Nothing Runs Like a Deere Award. Nothing gets fans fired up like officials turning fields of fescue rough into hay on the eve of a major championship, and the USGA’s decision to do some 11th-hour trimming at Erin Hills in June certainly caught many by surprise.
Officials said the nip/tuck on four holes was in reaction to a particularly foreboding forecast that never materialized, and the maintenance drew the ire of some players.
“We have 60 yards from left line to right line,” Rory McIlroy said. “You’ve got 156 of the best players in the world here; if we can’t hit it within that avenue, you might as well pack your bags and go home.”
The record low scoring at the U.S. Open – winner Brooks Koepka finished with a 16-under total – didn’t help ease the fervor and had some questioning whether the softer side of the USGA has gone a bit too far?
Podcast: Daly takes big pride in 'Little John'
John Daly is a two-time major champion, but the newest trophy in his household belongs to someone else.
That’s because Daly’s son, 14-year-old Little John “LJ” Daly, rallied to capture an IJGT junior golf event over the weekend. The younger Daly birdied the first extra hole to win a five-person playoff at Harbour Town Golf Links, site of the PGA Tour’s RBC Heritage.
Daly recently sat down for a Golf Channel podcast to describe what it’s like to cheer for his son and PNC Father-Son Challenge partner, share the unique challenge presented by the upcoming Diamond Resorts Invitational and reflect on some of the notable highs of a career that has now spanned more than 25 years.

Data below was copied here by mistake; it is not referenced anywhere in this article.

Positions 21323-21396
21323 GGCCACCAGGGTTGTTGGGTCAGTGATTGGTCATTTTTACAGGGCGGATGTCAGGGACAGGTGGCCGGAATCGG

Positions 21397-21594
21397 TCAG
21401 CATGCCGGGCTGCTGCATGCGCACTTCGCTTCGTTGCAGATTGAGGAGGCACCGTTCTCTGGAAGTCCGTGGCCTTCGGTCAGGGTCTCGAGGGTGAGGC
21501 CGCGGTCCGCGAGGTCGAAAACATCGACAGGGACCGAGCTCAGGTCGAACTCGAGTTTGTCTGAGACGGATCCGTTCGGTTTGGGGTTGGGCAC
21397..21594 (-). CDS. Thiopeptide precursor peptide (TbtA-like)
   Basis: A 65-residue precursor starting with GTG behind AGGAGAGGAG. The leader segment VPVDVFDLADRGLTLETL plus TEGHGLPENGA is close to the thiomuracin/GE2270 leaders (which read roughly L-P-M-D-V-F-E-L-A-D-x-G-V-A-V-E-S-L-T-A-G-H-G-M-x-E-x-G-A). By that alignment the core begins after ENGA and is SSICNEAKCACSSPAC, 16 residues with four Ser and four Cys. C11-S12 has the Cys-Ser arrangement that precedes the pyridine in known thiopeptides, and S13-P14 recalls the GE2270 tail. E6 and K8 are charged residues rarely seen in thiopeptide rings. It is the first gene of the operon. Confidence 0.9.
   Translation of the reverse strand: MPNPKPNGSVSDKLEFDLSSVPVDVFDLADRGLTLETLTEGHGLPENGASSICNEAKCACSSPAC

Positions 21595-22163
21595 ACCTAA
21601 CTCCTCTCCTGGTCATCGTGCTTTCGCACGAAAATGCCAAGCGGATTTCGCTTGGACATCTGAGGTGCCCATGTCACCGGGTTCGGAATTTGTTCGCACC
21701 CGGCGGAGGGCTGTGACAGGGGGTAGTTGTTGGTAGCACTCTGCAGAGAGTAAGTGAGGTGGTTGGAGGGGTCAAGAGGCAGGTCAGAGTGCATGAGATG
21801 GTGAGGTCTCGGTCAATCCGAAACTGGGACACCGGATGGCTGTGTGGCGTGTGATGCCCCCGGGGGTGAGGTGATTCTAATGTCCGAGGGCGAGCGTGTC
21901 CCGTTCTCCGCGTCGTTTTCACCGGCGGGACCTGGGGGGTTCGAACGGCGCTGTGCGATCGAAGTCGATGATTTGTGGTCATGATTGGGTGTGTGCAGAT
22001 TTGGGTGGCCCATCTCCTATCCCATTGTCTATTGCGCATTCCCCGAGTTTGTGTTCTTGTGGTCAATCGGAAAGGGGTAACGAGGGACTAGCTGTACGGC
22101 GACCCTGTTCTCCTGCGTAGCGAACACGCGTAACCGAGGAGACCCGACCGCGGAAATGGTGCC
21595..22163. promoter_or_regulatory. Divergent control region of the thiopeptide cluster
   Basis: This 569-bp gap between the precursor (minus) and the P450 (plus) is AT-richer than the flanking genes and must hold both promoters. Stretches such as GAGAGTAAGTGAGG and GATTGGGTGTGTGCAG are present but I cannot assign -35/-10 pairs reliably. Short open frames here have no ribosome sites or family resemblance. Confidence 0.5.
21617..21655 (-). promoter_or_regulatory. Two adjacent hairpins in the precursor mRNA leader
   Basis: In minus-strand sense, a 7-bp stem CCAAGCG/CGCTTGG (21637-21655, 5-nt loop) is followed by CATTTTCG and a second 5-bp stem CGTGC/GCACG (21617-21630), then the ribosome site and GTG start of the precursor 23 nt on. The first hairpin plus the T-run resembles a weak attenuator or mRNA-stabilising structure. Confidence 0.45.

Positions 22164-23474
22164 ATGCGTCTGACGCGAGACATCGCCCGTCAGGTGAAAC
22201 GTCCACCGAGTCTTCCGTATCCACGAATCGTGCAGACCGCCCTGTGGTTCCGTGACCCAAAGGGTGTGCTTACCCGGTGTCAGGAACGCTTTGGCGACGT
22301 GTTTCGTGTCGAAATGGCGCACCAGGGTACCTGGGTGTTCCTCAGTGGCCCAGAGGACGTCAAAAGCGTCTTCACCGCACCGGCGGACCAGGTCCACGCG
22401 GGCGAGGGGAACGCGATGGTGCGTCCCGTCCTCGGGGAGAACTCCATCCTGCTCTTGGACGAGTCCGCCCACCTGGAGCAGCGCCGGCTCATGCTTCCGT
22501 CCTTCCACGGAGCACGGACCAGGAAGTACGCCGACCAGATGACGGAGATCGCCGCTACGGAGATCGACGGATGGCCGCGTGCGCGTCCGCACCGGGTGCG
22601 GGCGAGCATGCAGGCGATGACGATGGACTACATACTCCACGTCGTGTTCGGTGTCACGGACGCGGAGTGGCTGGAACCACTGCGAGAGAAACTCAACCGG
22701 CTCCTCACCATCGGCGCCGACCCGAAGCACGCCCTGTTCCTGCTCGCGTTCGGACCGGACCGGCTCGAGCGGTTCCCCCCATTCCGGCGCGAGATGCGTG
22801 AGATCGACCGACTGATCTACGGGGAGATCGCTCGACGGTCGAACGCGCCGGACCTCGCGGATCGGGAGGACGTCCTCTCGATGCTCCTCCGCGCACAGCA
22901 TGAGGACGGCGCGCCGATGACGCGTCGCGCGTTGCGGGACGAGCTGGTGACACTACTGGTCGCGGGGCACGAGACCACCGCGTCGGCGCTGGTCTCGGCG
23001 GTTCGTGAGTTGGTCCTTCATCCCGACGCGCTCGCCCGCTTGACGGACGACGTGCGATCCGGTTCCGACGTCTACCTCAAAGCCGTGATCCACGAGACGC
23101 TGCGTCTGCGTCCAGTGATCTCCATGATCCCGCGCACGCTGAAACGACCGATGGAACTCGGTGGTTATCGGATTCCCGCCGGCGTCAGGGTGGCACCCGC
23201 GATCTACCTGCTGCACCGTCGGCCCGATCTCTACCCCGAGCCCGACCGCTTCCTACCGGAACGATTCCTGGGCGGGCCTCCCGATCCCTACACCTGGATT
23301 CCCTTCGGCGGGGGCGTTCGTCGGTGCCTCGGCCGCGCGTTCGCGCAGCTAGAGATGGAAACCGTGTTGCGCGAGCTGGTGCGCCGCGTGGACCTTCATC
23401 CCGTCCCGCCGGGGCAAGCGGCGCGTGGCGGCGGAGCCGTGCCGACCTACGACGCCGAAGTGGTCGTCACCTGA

Sneds starts slowly in Masters invite bid
Brandt Snedeker flew halfway around the world in search of a Masters invite, but after one round of the Indonesian Masters it appears he'll likely return home empty-handed.
Snedeker made only two birdies during his opening round in Indonesia, shooting an even-par 72 that left him in a tie for 77th and 10 shots behind leader Justin Rose. This is the final OWGR-rated event of 2017, and as a result it has drawn several notable entrants, including Snedeker, who hope to crack the top 50 in the world rankings by year's end to secure a trip to Augusta National.
Snedeker started the year ranked No. 28, but after missing five months because of injury he entered the week ranked No. 51 and is projected to slip even further by the end of the month. As a result, he likely needs a top-3 finish in order to secure a return to the Masters, which he has missed only once since 2007.
World No. 55 Dylan Frittelli also struggled, shooting a 4-over 76 in the opening round, while No. 56 Kiradech Aphibarnrat is tied for 14th at 4 under. Yusaku Miyazato, currently 58th in the world, is tied for ninth and five shots behind Rose.
Should Snedeker and the other hopefuls fail to crack the top 50 by the end of the year, two paths to the Masters remain: win a full-point event on the PGA Tour in early 2018 or be inside the top 50 in the world rankings when the final cutoff is made on March 25.